Trinidad and Tobago needs to save money for later



Pumping jacks along the Petrotrin Field Road in 2018. – File photo/Jeff K Mayers

Central Bank Deputy Governor Dr Dorian Noel advised TT to start saving now that export prices are high, in case of a rapid downward trend much sooner than expected.

He gave advice during the Spotlight on the Economy held Friday at the Hyatt Regency in Port of Spain.

He said export prices are expected to remain high in the coming months, but will gradually adjust lower as geopolitical tensions such as the Russia-Ukraine war and supply chain effects s fade. He added that the volatility will remain the same for another year.

“In such circumstances, it is extremely important that we as a country immediately focus on rebuilding and strengthening our economic buffers which have undoubtedly been weakened by the pandemic and the current economic environment,” he said. said Noel.

“Having adequate financial reserves ensures that the country has the internal capacity to absorb any further macroeconomic shocks.”

He also advised the government to carefully define short- and medium-term financial policies, as bad policy decisions could slow the recovery and return to sustainable growth, or may need to be revised later.

Nevertheless, he added that goods and services will continue to grow gradually to reflect market conditions, but that the economy as a whole will benefit from the removal of the restrictions that have affected it over the past two years, as well as from favorable export prices.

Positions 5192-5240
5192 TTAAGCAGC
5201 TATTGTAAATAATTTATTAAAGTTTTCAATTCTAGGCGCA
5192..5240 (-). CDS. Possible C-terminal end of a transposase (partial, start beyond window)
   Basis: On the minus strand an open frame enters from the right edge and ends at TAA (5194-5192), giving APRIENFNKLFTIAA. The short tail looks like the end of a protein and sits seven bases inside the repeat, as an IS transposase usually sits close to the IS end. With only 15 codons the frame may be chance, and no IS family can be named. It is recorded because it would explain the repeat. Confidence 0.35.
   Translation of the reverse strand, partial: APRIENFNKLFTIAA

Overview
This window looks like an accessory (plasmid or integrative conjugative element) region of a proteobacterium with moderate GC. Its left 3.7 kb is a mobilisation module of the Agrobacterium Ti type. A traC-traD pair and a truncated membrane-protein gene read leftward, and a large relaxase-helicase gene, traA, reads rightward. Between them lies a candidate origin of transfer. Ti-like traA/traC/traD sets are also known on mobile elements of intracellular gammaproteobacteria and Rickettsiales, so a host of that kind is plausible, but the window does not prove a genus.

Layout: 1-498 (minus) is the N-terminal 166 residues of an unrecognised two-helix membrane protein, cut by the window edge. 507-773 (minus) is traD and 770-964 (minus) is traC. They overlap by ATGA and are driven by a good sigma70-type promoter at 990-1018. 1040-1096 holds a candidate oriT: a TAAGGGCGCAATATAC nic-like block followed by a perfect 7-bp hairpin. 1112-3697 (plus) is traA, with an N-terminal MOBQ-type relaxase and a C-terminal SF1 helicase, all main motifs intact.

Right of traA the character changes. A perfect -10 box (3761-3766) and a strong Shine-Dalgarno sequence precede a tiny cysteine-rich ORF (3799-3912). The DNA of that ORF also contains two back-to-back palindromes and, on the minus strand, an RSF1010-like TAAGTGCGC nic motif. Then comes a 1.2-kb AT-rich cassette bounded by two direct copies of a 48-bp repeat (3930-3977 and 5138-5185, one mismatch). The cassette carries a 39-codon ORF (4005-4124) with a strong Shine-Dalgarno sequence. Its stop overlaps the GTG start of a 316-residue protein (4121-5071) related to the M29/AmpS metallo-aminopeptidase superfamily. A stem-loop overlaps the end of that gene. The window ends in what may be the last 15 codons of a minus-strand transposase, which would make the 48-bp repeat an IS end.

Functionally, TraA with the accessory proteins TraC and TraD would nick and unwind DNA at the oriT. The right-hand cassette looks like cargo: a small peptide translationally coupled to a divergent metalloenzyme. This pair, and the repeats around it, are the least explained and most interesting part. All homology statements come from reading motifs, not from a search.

In March, oil prices reached levels not seen since 2008, after plunging into negative territory in 2020 at the height of the covid19 pandemic. The oil and gas surge grew out of uncertainty resulting from the war that triggered a series of sanctions on oil and gas supplied by Russia.

WTI prices hit a high of US$130 a barrel in March, just weeks after Russia invaded Ukraine in late February – the highest prices in about 14 years. Brent reached a high of US$139.13, but the two eventually stabilized at US$119.40 and US$123.21 respectively. On Friday, WTI was at US$87.08 and Brent at US$93.25. Natural gas is also higher than expected at US$8.89/mmbtu.

Ammonia also benefited from higher prices reaching around US$1,500/tonne. These were the highest prices in TT history, according to reports.

The government based its 2021-2022 budget on an oil price of $65 a barrel and estimated its revenue for 2022 at around TT$43.33 billion, but as fuel and petrochemical prices soared from March, the government received a windfall. In its mid-year review read to Parliament in May, the Ministry of Finance estimated the additional revenue at around TT$3.081 billion from price hikes. A portion of this income was deposited in the Heritage Stabilization Fund. The ministry also paid arrears, VAT refunds and overdue tips.

Noel explained that before the pandemic, the TT was on track to slow down and reverse a deficit that had been going on since 2016.

“In 2019, the economy was on the road to recovery, following the negative oil price shock of 2014. Real GDP shrank by 2.2%. The energy sector was still operating below capacity , but the recovery of the non-energy sector solidified, with growth of 2.2%”.

He said headline inflation was low at 1.1%, unemployment at 4.3%, net reserves at around $7 billion and the repo rate at around 5%. The deficit was reduced to about 2.5 percent of GDP and the deficit stood at about 65 percent of GDP.

Noel said the government had expanded its social safety net in response to the economic fallout at the height of covid19, which came at a heavy cost.

“The budget deficit has risen to 11.2% of GDP. Adjusted public debt reached around 80 percent of GDP. Without the financial buffers such as international reserves and the Heritage and Stabilization Fund of around US$13 billion, the national economy was in danger of permanent wreckage,” Noel said.


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